Lord Bassam of Brighton: As I have said several times today, the Government bow to no one to explain and make clear their concern to ensure that those who are disqualified should remain so, if there is any risk to children. It is for that reason that once a person has been disqualified the process is heavily weighted so that he can achieve a lifting of the ban only if he can positively satisfy the tribunal that there is no longer a risk for children.

I wish to reassure noble Lords that the review process is very rigorous.

Baroness Hanham: Perhaps the Minister is reading from the wrong brief. I am raising the question of when an application can be made to a tribunal for disqualification, not for review.

Lord Bassam of Brighton: I thought that we were discussing Amendment No. 98.

Baroness Hanham: It is the application for the review of a disqualification order.

Lord Bassam of Brighton: I apologise for the delay. The reason for the present wording is in order to consider whether or not this leave should be granted. On any demonstration of suitability, the tribunal must consider the individual's record in the community. There is no value in considering the period when an offender might have been imprisoned, especially when one considers that many sex offenders in prison are exemplary prisoners. It is their record in the community that we feel must count. With her experience in these matters, I am sure the noble Baroness will understand that. Equally, there is no reason to limit the period to exclude the time the offender may spend, for example, on supervision. This will be time in the community and should be counted as such. However, the tribunal might be aware that the offender might be on his best behaviour during such a time and might take this into account.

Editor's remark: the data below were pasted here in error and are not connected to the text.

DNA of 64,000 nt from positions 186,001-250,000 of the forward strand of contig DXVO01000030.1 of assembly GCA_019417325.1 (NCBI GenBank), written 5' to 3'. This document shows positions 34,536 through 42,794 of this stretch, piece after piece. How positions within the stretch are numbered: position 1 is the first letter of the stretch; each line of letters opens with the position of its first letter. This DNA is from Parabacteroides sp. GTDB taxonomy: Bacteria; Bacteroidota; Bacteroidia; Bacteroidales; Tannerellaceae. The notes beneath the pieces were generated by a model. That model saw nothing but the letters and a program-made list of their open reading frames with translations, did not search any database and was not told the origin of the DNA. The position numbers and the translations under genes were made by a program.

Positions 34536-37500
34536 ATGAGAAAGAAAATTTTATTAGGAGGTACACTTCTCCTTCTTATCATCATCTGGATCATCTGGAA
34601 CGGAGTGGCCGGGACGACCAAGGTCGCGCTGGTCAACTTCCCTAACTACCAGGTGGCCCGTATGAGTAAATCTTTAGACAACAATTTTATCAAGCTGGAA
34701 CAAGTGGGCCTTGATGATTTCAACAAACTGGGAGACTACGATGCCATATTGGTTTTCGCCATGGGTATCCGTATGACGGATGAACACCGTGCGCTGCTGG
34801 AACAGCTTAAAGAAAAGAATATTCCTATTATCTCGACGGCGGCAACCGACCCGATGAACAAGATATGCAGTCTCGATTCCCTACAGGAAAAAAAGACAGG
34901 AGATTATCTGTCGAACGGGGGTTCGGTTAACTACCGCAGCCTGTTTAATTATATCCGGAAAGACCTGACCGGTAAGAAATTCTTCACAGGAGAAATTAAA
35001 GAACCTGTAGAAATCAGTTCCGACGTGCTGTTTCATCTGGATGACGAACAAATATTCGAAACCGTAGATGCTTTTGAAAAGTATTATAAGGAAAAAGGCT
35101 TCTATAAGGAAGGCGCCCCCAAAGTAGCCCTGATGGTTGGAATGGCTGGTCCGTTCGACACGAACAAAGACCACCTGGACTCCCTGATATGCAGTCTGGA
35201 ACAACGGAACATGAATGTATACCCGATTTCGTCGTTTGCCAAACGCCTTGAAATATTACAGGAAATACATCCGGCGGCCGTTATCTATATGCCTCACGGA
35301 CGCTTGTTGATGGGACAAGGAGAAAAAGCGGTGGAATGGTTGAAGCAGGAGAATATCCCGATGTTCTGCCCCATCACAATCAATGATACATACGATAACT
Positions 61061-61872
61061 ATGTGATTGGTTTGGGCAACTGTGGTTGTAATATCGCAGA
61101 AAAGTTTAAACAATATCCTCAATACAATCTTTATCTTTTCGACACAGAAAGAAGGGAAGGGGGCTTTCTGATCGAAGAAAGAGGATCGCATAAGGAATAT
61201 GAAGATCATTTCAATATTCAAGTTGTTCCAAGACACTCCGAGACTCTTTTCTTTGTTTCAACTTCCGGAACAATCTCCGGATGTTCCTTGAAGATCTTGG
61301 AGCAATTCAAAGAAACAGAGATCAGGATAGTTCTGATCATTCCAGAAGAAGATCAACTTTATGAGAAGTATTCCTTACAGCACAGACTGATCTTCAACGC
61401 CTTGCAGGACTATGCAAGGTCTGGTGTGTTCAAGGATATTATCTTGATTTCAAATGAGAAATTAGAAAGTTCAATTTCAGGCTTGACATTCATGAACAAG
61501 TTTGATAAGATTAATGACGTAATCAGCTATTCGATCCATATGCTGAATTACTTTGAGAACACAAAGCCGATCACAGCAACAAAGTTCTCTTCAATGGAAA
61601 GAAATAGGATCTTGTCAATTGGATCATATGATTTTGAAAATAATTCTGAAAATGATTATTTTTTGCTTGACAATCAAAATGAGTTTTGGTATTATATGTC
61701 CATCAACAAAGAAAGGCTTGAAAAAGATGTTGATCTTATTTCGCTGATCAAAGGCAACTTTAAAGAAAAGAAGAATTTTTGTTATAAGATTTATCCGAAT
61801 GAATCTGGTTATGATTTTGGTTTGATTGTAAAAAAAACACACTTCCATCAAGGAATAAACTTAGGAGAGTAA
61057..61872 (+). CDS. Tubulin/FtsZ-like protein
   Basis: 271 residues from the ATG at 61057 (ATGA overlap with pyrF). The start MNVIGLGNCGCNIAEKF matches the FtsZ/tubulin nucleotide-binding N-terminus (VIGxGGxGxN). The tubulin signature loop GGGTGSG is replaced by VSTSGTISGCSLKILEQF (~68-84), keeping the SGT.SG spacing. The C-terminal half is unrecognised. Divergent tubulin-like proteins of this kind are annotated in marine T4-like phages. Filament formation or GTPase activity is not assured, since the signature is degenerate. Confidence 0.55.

The purpose of the disqualification order is not primarily to punish the individual but, as we all accept, to protect children. For that reason there is no requirement to tie the date on which an offender is able first to approach the tribunal to the date on which their sentence expires. The relevant period is from the date when they were first released into the community. If during that period they have returned to prison for a different or even similar offence, or perhaps had been

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recalled for breach of licence conditions, those circumstances would be extremely telling, perhaps even conclusive in the deliberations of the tribunal.

A further difficulty with the amendment would be that some offenders who receive life sentences could never be considered for review. There could be cases where a review for someone serving a mandatory life sentence was appropriate and it would be wrong not to allow this possibility, remote thought it may be. For those reasons, we do not feel able to accept these amendments.